The country with the white beaches, the big five and the majestic Table Mountain. It’s the country we travel to for safaris and language travel. But this is also where nearly every sixth person does not have higher education. This is where Fasiha Hassan comes in.
The inborn strength
“Before #FeesMustFall, I used to be called delicate. But now, I’m called strong, courageous and passionate, which I’ve always known I’ve been, but that people are seeing now” Hassan says with a straight back and a proud smile. And with good reason. For years, Hassan and her fellow students have peacefully fought for access to free education despite of violent police, difficulties and misunderstanding form almost all sides. From 14th of October 2015, when they used their own bodies to physically block the entrance to the university as a metaphor on that the increasing student fees would do, to 16th of December 2017, when the president announced free education, Hassan has not backed down.
So where does this strength come from? Hassan is considered one of the countries Born Free- generation, which means she was born right after South Africa gained its democracy and the time where apartheid as a system was abolished. A process her parents where very much a part of, and Hassan does not hide the fact that this has formed her in her own activism. “I grew up with an understanding and knowledge that we exist in a greater world and that we have to be active”. She talks about her memories about the times when she used to come to her parents’ meetings as just a little girl, playing with her toys next to the adults working for equality. “Now that I look back at it, I realize that that are some of the most important moments in my life”.
Already as a five-year-old, she got to come with her father to the townships. She might have been young and mostly looking at her father’s shoes to be able to keep up, but the memories of poverty printed it selves behind those small eyes. “I was afraid because I saw a part of South Africa that I knew, but that I wasn’t comfortable with […] This was also the point where I realized that not everyone in South Africa could live a comfortable life at all”.
From vicious circle to hope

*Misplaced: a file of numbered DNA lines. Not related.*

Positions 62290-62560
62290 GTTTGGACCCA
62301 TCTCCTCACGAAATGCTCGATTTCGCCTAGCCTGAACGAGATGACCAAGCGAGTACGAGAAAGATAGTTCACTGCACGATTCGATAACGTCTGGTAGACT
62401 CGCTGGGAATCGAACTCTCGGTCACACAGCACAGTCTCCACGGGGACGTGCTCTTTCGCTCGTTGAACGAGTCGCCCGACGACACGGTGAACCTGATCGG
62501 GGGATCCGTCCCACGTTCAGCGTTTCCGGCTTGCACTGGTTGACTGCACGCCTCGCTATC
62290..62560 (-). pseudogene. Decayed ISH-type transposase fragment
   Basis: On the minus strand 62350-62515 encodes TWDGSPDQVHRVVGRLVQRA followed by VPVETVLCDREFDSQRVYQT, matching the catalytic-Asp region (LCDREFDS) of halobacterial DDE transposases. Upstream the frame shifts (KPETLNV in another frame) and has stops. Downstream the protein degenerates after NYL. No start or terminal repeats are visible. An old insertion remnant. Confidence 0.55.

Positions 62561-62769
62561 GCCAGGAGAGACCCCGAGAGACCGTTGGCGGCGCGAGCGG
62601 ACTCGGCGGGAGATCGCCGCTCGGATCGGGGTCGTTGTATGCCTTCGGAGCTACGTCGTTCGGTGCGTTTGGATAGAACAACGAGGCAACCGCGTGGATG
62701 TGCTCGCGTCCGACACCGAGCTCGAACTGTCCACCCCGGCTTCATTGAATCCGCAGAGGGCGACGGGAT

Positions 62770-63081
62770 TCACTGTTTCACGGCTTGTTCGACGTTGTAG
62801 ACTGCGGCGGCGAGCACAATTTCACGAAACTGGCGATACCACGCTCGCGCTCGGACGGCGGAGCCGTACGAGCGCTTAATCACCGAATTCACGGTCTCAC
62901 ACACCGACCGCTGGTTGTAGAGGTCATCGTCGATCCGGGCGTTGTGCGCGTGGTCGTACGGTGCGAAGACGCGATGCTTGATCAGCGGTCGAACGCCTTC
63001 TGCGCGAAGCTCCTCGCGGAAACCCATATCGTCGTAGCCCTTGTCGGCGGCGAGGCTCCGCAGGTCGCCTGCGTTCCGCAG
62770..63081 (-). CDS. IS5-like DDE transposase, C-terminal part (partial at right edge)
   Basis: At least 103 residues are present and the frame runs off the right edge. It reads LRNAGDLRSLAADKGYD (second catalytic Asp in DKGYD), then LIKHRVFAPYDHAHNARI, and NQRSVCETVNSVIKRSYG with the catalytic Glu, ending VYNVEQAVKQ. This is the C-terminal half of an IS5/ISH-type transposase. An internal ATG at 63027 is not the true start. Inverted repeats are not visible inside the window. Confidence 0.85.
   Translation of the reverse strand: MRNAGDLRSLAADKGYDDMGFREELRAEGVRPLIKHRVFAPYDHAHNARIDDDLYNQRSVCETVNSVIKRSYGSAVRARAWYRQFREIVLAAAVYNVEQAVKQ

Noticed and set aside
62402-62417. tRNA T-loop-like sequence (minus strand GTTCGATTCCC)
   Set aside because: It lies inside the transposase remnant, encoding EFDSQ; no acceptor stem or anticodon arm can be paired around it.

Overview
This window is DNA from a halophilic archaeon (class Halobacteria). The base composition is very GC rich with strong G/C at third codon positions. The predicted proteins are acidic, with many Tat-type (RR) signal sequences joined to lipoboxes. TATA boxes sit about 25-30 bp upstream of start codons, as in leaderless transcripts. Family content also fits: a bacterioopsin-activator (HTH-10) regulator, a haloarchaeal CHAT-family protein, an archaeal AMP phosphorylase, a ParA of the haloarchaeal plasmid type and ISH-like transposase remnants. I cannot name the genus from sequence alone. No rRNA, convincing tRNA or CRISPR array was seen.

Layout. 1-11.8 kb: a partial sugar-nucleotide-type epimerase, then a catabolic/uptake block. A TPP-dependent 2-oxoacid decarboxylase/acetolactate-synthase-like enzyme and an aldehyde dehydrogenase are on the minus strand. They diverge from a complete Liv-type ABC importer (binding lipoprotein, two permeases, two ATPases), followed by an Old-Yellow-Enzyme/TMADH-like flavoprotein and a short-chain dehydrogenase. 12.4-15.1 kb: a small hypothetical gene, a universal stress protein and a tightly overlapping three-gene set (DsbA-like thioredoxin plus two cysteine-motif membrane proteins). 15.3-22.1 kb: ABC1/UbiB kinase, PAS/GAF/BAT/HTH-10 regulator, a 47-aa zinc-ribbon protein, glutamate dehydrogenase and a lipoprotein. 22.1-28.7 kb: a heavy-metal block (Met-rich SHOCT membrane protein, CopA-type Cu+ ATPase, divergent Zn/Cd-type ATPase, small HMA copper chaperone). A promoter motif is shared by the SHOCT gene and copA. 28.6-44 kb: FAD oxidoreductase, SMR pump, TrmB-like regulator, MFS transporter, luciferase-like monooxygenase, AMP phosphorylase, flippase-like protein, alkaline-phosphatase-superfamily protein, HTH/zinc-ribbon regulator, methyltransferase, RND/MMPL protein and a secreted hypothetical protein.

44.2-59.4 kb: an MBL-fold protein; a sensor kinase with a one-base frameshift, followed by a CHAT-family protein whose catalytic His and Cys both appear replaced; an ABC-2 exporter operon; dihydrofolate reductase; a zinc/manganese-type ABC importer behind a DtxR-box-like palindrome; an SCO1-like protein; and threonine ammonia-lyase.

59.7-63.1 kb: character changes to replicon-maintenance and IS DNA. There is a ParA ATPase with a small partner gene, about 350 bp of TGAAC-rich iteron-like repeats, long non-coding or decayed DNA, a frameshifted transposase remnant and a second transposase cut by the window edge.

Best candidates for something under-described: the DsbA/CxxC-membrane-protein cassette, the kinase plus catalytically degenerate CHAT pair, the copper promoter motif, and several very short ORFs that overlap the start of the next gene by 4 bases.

And she was right. South Africa faces several complex problems, one of them being the fact that over half of its population are living underneath its upper-poverty line. Out of these are 93% black. As a result of this, blacks only make out 3,3% of the country’s student body, which should be an odd number considering 81% of the population are in fact black. How is this possible? The answer is easy and complicated. Increasing student fees. Actually, nearly one fifth of teenagers between 7 and 18 years old that does not attend any education stated that the high cost of university was what kept them from attending.
“Very often, it doesn’t matter how smart you are, it’s about how much money you have in your account”, Hassan says, and keeps further explaining how it creates a vicious circle where students have to work several jobs to be able to pay off their student fees, which leads to them not being able to attend classes. If they then fail, they will lose their scholarships and the governmental funding they do have.
Even if it was random that Fasiha means “well-spoken” in Arabic, it suites her perfectly. In the non-violent protest against increasing students’ fees, thus against increasing social and economic differences in a country already facing segregation and racism, she has stood in the front with one of the leading voices with the rest of the world listening. “I really think that #FeesMustFall has brought that out in me as a person”, she says with a confident smile. “Even if I die tomorrow, I can say with some level of confidence that the time that I had on this earth, and the time with my fellow students, that we did something worthwhile with it”.